Same Need, Different Tools: How Millennials Become Homeowners

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As far as growing up goes, the millennial generation might not have had the easiest time of it, at least financially speaking. The financial crisis and housing bust of 2008-9 marked a bottoming out of opportunity, but also laid the foundations for the next ten years. Certainly, the housing market recovered over time, albeit slowly. Yet, many millennials – and a proportion of Generation Z, are either incapable or cautious about packing in renting and attempting to join the property ladder.

Same Need, Different Tools: How Millennials Become Homeowners

For millennials ages 25 to 34, homeownership is eight percentage points lower than that of now-baby boomers when they were at the same age, and 8.4 points lower than Generation X. That’s a stark difference, caused in no small part to the credit crunch and several other major factors outside of the control of the younger generations. The resulting landscape was one where personal wealth was harder to build, house prices tend to be out of reach for the majority of first-timers and the likelihood of owning a house before your 30s was sadly a slim one.

Paying it off, renting it out, selling it on. However you chose to develop your property, it’s a generational piece of knowledge to simply buy one that’s being passed down to many, many younger people. It’s also a piece of advice that comes from parents and grandparents who grew up in a very different world. Millennials are more likely to keep options open far later into life than the majority of their parents. That affects everything, from the way they plan to the things they prioritise.

They get married later, they’re more diverse as a social grouping, they tend to have more highly-educated individuals (essentially graduates amongst their number), and often choose to live in large cities over the suburbs or outskirts where renting is more common and makes more sense. It’s not that homeownership isn’t attractive to them, but owning a home doesn’t immediately appeal or sync up to the average millennial’s preferences in life in every case.

Naturally, there are external factors too. Student fees now add a considerable debt that – while repaid in conjunction with earnings or with fixed interest rates, can still have an impact. The decline of affordable housing, higher rental costs, and minor increases to average wages – it all means access is limited. So where do millennials start? The age they’re growing up in is unique in its opportunities and challenges. They want the same sort of things as their parents, but the tools to build that future are a little different.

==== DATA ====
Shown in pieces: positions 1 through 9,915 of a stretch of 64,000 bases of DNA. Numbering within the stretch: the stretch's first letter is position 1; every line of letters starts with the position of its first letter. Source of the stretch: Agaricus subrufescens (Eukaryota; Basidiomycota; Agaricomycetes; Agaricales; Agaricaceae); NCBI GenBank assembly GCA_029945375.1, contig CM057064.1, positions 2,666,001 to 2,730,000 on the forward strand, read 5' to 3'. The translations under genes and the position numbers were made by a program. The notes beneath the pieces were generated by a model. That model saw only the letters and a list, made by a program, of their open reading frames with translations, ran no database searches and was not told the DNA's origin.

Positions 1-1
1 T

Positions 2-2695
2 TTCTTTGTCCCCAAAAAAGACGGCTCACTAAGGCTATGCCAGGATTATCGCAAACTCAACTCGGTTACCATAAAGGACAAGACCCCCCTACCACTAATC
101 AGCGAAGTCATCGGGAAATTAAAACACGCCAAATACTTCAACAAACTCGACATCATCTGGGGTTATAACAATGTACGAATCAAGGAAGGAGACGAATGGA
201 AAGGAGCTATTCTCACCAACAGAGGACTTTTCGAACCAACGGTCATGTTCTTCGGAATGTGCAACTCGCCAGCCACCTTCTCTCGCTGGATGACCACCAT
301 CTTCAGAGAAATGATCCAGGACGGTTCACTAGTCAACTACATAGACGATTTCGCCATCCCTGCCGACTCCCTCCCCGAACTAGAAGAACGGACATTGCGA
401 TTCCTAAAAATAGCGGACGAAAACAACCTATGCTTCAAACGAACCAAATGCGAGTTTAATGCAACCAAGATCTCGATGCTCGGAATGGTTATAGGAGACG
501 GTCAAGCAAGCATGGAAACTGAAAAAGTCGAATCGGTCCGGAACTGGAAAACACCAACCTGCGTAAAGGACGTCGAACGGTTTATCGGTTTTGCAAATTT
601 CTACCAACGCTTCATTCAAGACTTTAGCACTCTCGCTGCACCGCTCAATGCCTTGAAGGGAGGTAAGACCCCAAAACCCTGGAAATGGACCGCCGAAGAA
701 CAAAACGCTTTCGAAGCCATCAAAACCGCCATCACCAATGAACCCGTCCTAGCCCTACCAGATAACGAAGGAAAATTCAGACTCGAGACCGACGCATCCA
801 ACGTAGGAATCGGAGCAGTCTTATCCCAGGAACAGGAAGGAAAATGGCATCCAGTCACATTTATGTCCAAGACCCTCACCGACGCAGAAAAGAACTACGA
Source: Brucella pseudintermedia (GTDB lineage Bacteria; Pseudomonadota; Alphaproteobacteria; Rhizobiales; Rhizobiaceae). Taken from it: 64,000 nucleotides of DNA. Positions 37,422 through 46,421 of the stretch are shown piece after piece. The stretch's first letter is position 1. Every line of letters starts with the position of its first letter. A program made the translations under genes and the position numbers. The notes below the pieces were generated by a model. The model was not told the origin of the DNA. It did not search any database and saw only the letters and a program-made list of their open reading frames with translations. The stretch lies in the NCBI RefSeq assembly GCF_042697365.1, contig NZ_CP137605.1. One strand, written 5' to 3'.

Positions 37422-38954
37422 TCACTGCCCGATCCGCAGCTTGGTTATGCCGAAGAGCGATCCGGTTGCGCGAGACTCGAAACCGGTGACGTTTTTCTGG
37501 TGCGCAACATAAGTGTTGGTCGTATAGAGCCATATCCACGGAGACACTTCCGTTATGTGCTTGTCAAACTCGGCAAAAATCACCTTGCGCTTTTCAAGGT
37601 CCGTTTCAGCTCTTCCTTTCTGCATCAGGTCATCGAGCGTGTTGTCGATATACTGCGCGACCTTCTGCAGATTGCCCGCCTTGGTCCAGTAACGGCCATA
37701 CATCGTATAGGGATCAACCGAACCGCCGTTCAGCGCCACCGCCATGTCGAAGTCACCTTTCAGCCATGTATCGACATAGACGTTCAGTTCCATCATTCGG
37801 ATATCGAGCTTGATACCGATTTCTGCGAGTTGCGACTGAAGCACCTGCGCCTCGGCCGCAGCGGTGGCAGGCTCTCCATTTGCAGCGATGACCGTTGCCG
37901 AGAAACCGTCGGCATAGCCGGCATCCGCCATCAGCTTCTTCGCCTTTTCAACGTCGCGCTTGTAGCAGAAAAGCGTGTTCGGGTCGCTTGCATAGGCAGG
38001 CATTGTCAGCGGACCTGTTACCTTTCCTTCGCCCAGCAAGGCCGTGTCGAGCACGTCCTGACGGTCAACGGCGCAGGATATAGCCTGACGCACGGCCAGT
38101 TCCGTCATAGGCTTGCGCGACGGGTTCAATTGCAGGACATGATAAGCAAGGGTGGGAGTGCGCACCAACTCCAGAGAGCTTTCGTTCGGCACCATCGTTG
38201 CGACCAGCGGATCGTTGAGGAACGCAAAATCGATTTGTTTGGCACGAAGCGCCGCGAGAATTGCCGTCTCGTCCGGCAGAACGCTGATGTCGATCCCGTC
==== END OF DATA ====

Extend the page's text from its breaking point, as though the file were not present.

Financial knowledge and homeowner awareness go hand in hand. Accessible and engaging online advice is priceless, especially in the digital world, where googling can be the first step in many major decisions someone considers. The brokers and advisory platforms available are already making headway. For example, Trussle provides free mortgage advice on a range of lenders – one of the challenging forces in the intimidating and complex world of mortgage lending. The knowledge available can be the difference between having the confidence to climb the property ladder and passing on the chance altogether. At the very least, a generation can be afforded the understanding over choices they could make, even if that results in them delaying a purchase until their lifestyle really facilitates it.

The question of homeownership is really justified by the stability it brings. A report by CNBC identified the buying of a house as a representation of financial strength as much as a sound investment strategy. Escaping the cycle of renting is not straight-forward, nor is the decision to leave large city hubs to ‘settle down’ somewhere leafy.

The reality is that millennials can benefit massively – as they have in other financial areas like pension contributions and budgeting – by simply having access to options and information easily. At least then, their financial future is increasingly something they can control, plan, and contribute to, rather than finance being an intimidating prospect. Confidence is bound to be low under drab economic outlooks and outdated ideals. Only knowledge, visibility, and control can change that.

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